Main content

## Algebra 2

### Unit 2: Lesson 6

Quadratic equations with complex solutions# Complex numbers: FAQ

Frequently asked questions about complex numbers

## What is the imaginary unit i?

The imaginary unit i is a special number that, when squared, gives us minus, 1. It's a key part of complex numbers, which we'll learn about in this unit.

## What are complex numbers?

Complex numbers are numbers that have both a "real" part and an "imaginary" part. We can write them as a, plus, b, i, where a is the real part and b, i is the imaginary part.

## What are some real-world applications of complex numbers?

Complex numbers are used in a wide variety of fields, such as engineering, physics, and mathematics. They are especially useful for modeling certain types of electrical circuits and for analyzing signals in electronics.

## What is the complex plane?

The complex plane is a way of visualizing complex numbers. We plot the real part of the number on the horizontal axis, and the imaginary part on the vertical axis.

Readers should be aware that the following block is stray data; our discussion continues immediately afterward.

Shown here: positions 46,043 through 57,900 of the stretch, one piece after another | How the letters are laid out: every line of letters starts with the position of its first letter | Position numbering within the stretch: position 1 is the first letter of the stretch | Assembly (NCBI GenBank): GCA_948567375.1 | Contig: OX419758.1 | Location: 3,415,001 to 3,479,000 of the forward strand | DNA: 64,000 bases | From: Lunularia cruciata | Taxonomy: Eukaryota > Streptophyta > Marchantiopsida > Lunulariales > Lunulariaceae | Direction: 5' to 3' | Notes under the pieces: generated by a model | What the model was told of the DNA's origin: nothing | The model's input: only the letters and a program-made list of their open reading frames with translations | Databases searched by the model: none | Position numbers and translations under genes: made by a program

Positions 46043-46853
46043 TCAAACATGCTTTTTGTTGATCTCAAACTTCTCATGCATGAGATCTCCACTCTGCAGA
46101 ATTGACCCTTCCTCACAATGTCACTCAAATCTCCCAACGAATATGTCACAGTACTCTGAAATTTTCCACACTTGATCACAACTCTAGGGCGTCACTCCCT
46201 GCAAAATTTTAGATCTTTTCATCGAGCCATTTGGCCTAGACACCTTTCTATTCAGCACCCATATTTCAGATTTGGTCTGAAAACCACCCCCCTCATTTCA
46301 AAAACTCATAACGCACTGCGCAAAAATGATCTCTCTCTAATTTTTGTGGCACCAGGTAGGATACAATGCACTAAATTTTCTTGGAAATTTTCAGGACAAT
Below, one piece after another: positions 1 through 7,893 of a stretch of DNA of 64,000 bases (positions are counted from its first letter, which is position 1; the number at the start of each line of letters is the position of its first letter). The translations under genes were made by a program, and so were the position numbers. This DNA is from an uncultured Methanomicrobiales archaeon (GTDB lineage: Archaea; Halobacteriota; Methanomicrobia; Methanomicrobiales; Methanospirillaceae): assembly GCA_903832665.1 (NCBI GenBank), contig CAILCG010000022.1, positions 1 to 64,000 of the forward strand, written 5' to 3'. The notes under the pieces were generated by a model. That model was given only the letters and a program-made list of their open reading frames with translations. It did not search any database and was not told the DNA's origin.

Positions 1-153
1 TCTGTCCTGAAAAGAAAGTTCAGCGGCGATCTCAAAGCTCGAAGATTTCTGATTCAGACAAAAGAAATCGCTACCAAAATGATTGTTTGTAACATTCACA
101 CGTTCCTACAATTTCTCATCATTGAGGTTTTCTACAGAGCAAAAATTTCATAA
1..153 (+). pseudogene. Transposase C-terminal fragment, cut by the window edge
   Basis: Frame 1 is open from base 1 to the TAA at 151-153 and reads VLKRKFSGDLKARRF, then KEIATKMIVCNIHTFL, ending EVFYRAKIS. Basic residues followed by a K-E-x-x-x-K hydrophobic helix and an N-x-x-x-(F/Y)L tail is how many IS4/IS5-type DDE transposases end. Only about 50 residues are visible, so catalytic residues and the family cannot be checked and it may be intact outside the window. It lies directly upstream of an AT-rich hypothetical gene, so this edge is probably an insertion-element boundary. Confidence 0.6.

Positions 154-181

## How do we add and subtract complex numbers?

To add or subtract two complex numbers, we combine their real parts and their imaginary parts separately. For example, left parenthesis, 2, plus, 3, i, right parenthesis, plus, left parenthesis, 4, minus, 2, i, right parenthesis, equals, 6, plus, i.

## How do we multiply complex numbers?

To multiply two complex numbers, we use the distributive property to multiply all the terms together. For example:

## Why do we need complex numbers to solve some quadratic equations?

Some quadratic equations don't have any "real" solutions, but they do have complex solutions. For example, x, squared, plus, 1, equals, 0 doesn't have any real solutions, but it does have the two complex solutions x, equals, plus minus, i.

## Want to join the conversation?

- bro literally the answers are not even right. i got the asnwers for √24 as 2√6 which is right but it said whatever you have to simplify the numerator and demonator by 2 like what who said makes no frickin sense(6 votes)
- yea it does but you may want to use desmos and then try and simplify it(1 vote)

- For the imaginary unit "i" does it not matter how big the number is as long as I divide it by 4?(1 vote)
- I'm assuming you're talking about the power of i. If so then you would be correct. To determine what the exponent equates to, look at the remainder after dividing the power of i by 4.

For example, say you want to find the value of i^87. 87 has a remainder of 3 when divided by 4. i^3 = -i. Therefore i^87 is equal to -i.

Hope this cleared things up!(1 vote)